Another discussion focused on what goes in to a ‘Financial Plan’ for a US based client and how long it takes to prepare. You could physically see the reaction in the room when the US Advisers referenced a 15-page Financial Plan. One Australian contingent commented “15 pages! Ours are more like 80-100 pages”, to which the US Advisers couldn’t believe that something with that length could possibly go to a client.

While our markets are at different stages of the reform journey, and our regulatory environments are very different – it was a stark reminder on the compliance framework that the Australian market is working within.

The US Advisers shared a strategy they use to help the client focus on the most important information. Within the executive summary they state the top 5 points discussed in the last client review and the 3 action items that the client and/or the Adviser is going to do before the next review. It then becomes a living breathing document that the client keeps, revisits and is a reminder of the value of the Advice interaction in that meeting and going forward.

Technology used as an enabler

An area of technology discussed was the use of account aggregators. In the US the example was E-Money, similar examples in Australia would be Moneysoft or Xeppo.

It was clear that using a tool like this was beneficial with some wide-reaching applications within an Advice business

  • As part of the Advice onboarding process – by logging in and taking the time to load up all various accounts, it increased the client’s engagement and assisted with buy-in to the process of consolidating all their wealth in to one viewpoint.
  • As part of the Estate Planning conversation – create peace of mind for the client so they feel comfortable and know that all their various financial positions are in one place for their loved ones to easily manage.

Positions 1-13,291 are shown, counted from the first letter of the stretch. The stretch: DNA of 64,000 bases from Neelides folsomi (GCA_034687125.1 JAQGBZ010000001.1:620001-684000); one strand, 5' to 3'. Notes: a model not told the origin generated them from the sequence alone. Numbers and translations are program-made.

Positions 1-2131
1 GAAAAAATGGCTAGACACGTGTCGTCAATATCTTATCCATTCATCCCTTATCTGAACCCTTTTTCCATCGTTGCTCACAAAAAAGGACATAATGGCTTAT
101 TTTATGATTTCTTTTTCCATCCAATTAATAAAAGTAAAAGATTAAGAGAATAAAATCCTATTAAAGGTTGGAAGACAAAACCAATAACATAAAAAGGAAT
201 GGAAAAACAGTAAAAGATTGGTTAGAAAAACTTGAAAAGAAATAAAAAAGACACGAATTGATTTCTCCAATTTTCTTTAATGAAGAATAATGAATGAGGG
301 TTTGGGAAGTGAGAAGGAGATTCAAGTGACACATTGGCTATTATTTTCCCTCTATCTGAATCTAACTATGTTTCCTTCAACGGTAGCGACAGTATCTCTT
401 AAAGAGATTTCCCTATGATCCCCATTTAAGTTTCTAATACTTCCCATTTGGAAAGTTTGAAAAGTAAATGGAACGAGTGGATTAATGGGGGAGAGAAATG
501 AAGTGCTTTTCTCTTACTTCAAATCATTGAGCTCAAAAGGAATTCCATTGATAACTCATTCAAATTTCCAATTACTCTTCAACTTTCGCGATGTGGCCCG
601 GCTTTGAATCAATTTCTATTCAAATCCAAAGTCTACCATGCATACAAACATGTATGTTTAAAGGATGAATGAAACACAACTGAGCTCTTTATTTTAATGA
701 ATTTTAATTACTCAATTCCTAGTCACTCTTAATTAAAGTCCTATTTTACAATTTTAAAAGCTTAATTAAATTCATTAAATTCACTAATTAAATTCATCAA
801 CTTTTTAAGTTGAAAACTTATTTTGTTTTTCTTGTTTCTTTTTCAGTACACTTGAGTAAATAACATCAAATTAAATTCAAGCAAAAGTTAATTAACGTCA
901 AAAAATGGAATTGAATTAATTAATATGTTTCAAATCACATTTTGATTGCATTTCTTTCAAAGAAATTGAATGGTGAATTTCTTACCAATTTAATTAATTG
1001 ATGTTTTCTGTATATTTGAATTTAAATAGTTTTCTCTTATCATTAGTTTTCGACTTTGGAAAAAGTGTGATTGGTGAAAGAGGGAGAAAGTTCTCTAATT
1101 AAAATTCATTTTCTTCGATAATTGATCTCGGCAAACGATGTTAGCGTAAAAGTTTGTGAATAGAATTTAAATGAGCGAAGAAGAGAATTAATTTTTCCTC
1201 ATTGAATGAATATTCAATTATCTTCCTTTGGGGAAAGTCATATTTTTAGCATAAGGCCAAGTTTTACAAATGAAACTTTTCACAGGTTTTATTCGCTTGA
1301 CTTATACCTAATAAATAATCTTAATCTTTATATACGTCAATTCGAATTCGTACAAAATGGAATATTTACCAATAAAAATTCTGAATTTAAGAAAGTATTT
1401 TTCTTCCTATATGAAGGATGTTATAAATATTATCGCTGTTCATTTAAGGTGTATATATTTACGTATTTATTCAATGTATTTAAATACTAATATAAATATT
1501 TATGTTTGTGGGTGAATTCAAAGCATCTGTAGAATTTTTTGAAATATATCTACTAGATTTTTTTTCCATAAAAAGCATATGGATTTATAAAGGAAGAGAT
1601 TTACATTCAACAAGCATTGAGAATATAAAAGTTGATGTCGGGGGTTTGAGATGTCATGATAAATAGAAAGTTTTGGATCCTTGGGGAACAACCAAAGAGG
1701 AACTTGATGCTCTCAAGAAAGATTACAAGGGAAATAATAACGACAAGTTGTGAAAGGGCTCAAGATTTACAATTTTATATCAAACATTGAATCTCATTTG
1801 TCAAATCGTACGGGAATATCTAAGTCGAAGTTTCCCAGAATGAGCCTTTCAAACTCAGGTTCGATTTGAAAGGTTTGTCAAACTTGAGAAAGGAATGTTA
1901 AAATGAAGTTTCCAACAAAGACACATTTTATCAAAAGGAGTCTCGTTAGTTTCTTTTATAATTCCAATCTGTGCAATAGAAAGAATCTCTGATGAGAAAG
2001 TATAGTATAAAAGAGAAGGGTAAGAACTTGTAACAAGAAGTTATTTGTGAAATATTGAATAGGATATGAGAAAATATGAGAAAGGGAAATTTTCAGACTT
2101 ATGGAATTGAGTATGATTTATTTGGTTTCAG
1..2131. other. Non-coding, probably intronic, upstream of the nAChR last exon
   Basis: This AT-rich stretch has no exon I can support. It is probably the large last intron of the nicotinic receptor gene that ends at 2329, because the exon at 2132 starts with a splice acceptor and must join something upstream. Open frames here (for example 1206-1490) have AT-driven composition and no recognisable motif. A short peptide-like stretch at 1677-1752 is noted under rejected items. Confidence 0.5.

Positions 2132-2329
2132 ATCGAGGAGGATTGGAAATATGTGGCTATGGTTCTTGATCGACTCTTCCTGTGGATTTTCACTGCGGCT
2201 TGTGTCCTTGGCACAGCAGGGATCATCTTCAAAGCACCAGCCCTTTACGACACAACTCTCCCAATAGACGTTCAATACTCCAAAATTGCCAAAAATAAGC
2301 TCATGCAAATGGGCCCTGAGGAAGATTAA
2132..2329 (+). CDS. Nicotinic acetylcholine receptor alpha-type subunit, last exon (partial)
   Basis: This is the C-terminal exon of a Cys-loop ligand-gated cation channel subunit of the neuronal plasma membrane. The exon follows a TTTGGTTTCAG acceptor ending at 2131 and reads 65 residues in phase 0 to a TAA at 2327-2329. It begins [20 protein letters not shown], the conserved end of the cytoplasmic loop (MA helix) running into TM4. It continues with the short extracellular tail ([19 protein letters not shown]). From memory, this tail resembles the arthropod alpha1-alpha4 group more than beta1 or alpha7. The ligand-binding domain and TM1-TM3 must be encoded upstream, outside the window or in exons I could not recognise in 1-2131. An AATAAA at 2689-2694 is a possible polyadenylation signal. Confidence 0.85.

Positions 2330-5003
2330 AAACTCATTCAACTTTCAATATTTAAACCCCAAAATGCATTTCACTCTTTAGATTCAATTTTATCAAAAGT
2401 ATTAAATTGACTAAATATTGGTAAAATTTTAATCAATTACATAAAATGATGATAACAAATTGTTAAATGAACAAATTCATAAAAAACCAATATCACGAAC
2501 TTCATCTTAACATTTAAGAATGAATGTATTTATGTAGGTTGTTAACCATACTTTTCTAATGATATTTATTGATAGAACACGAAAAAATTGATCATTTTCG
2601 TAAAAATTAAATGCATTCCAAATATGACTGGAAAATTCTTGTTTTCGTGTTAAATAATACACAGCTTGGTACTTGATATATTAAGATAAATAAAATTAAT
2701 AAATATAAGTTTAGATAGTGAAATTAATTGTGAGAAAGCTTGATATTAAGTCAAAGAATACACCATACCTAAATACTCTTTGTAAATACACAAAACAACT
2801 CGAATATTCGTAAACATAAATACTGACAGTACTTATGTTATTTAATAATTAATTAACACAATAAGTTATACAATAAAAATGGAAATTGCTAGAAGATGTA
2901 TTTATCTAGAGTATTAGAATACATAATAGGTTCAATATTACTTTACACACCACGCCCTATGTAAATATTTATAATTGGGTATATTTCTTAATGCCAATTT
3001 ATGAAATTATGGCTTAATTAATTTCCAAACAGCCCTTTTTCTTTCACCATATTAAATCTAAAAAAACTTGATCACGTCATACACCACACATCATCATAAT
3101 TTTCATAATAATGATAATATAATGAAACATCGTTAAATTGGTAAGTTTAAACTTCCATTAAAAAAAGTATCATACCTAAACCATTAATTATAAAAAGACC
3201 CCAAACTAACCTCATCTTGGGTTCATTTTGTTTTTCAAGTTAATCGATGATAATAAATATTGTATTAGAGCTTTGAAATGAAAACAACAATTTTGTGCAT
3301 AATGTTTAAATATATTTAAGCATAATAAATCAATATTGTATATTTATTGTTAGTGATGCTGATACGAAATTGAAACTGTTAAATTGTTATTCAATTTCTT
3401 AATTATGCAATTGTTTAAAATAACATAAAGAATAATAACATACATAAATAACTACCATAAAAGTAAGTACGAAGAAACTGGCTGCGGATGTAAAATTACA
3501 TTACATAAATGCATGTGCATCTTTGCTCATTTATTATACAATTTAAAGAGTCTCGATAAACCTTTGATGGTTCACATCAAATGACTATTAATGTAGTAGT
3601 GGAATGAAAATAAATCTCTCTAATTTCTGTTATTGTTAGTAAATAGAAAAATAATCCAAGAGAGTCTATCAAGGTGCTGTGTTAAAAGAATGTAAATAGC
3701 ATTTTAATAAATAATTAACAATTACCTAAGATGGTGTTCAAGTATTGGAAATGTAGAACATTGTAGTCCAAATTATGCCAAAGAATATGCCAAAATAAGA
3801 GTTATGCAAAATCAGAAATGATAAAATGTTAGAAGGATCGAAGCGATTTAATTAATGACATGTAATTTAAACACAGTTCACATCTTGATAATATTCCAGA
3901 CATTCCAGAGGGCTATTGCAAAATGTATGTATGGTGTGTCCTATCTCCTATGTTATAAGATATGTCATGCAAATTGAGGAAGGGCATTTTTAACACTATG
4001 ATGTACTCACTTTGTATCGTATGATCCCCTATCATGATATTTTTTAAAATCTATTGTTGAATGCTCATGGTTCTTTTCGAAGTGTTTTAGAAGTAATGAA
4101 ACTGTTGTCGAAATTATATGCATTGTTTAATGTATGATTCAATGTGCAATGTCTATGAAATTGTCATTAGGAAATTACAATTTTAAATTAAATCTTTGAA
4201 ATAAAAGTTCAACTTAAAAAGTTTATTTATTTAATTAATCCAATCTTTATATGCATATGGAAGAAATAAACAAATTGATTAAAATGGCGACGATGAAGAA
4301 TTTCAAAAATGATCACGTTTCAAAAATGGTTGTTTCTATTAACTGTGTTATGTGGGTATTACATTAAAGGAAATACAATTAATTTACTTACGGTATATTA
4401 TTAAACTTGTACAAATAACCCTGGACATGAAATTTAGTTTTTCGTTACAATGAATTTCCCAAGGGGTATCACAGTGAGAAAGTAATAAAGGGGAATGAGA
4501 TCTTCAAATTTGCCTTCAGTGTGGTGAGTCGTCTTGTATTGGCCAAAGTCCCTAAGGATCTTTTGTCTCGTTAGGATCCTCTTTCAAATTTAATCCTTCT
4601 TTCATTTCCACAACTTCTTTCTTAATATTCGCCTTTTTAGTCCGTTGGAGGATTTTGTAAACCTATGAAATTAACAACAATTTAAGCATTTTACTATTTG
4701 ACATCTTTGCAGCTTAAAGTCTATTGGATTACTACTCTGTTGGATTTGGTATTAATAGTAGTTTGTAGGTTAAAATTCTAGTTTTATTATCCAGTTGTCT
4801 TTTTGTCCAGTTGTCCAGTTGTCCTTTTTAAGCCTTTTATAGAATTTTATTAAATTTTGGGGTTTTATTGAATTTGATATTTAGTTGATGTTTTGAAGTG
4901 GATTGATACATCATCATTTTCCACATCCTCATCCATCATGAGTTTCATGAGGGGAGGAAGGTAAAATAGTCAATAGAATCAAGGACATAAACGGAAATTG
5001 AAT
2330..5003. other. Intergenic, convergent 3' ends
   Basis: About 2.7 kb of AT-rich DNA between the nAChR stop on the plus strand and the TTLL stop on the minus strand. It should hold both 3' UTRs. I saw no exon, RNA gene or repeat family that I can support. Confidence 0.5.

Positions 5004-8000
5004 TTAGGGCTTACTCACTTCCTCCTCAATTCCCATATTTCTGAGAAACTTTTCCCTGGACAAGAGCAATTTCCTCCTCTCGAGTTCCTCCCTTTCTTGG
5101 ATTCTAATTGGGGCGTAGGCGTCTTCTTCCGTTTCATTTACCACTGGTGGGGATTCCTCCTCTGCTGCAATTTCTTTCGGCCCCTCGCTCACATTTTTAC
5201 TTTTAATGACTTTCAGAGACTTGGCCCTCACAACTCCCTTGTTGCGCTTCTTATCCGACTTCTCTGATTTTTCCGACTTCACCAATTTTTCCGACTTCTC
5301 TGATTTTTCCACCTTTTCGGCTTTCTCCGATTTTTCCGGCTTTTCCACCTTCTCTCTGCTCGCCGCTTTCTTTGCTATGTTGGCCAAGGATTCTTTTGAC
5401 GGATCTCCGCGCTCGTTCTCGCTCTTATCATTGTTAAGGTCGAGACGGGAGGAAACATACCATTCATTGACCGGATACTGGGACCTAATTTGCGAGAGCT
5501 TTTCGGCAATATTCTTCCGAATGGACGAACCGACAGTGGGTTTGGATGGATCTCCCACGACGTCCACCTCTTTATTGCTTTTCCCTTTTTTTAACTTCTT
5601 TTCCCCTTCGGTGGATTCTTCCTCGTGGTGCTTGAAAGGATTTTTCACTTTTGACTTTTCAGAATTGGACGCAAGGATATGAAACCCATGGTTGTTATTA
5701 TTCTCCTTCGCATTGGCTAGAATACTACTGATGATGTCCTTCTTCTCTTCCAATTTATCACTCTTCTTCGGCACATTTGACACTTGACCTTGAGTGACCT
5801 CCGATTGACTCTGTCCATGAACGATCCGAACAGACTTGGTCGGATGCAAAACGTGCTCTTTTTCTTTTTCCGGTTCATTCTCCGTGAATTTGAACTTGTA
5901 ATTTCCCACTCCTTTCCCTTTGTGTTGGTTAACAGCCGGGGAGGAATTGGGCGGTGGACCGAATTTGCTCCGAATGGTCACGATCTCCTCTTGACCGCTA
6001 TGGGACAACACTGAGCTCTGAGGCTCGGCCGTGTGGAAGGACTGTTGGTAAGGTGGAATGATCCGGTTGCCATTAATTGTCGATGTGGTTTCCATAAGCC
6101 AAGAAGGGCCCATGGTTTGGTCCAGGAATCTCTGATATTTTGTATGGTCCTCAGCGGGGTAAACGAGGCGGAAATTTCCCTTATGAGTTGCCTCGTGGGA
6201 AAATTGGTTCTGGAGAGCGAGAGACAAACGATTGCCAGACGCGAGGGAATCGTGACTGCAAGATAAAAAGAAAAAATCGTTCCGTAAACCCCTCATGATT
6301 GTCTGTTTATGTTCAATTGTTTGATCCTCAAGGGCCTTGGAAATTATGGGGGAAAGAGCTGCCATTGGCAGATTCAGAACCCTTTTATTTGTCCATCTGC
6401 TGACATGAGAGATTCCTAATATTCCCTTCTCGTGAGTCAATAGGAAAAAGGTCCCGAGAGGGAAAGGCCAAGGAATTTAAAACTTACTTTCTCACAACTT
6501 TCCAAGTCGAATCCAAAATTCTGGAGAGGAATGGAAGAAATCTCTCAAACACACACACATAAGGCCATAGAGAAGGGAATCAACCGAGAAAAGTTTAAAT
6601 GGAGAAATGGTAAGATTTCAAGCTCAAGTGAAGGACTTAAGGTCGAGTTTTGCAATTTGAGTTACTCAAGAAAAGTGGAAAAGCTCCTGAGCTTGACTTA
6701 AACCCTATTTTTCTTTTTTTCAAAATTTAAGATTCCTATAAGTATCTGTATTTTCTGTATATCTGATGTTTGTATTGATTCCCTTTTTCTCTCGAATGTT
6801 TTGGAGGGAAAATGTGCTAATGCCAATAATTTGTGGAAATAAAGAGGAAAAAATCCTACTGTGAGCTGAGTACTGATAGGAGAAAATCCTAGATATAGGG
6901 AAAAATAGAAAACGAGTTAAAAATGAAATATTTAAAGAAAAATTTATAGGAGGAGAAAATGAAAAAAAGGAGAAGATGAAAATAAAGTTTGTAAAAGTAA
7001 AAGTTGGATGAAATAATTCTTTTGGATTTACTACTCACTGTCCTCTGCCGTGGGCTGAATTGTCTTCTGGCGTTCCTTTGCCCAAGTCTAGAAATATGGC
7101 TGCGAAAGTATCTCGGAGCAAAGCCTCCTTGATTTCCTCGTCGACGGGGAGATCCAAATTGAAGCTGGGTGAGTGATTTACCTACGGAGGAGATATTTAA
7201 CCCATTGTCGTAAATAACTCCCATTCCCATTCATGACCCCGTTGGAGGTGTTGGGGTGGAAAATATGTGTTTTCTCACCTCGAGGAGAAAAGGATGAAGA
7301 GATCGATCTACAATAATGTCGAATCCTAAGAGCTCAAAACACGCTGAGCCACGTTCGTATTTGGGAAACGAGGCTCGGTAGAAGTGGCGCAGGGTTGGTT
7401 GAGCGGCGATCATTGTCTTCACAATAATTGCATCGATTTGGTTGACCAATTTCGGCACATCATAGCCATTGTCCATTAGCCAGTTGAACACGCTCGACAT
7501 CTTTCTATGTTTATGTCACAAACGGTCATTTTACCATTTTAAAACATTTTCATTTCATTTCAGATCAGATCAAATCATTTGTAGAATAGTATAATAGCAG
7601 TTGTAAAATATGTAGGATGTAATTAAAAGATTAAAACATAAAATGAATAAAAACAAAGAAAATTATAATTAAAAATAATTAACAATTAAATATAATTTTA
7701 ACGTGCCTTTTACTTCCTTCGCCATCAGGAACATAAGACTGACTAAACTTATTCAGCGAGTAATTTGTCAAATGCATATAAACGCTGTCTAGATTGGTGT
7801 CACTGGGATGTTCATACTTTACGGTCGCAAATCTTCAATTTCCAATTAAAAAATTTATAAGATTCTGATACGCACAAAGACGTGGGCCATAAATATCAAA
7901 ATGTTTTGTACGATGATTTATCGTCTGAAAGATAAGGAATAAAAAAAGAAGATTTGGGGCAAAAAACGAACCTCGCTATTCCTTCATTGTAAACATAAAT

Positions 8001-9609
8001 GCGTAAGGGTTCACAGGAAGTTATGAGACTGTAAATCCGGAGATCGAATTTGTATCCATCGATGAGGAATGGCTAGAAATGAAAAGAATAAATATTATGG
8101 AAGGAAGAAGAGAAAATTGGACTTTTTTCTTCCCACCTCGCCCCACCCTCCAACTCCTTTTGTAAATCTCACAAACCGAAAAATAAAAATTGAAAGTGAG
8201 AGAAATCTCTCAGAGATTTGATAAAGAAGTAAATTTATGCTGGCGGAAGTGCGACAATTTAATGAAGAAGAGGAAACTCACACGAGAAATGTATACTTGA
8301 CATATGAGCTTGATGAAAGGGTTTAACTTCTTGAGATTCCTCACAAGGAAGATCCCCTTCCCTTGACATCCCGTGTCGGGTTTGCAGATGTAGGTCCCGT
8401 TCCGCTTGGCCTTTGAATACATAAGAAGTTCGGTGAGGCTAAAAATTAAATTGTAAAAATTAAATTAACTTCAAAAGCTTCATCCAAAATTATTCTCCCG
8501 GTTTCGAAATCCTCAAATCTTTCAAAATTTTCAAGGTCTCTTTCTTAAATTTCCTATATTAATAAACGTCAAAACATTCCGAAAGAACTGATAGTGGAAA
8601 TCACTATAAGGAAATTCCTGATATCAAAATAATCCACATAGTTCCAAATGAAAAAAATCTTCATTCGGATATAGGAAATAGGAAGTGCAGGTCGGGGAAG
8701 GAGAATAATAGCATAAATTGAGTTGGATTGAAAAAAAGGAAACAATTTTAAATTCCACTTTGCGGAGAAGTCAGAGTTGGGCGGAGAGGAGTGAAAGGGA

• As a lead generation tool – To prospective clients, one Adviser provides a free login to this service along with a business card, to encourage them to pull together their financial status. If they take that first step to do this – you know that they are engaging with their finances and what they need to do to improve their overall position – and likely to be open to advice.
  • Spending tracker – In addition to the Financial Plan, advisers are offering budget and spend reporting as part of the ongoing advice service. Helping clients understand that the ‘spending’ lever is one of the most critical in building wealth. Using data and reporting capabilities to stick to the plan and build additional and ongoing advice touchpoints outside the traditional annual review and client communications.

Robo Advice is not the enemy

Robo advice is well established in the US market, with individuals able to seek Robo advice for next to no fees. However, all the Advisers on the panel were confident that while Robo Advice would be attractive for some people, the personal advice relationship will always have a valuable role to play.

Robo advice can’t replace the personal relationship, the conversation skills required to understand the clients’ situation, the ability to deal with personal nuances and navigate the complexities of investment, taxation and regulatory environments.

At the end of the day – they still believed their biggest value add to a client was to give them peace of mind and a long term trusted relationship.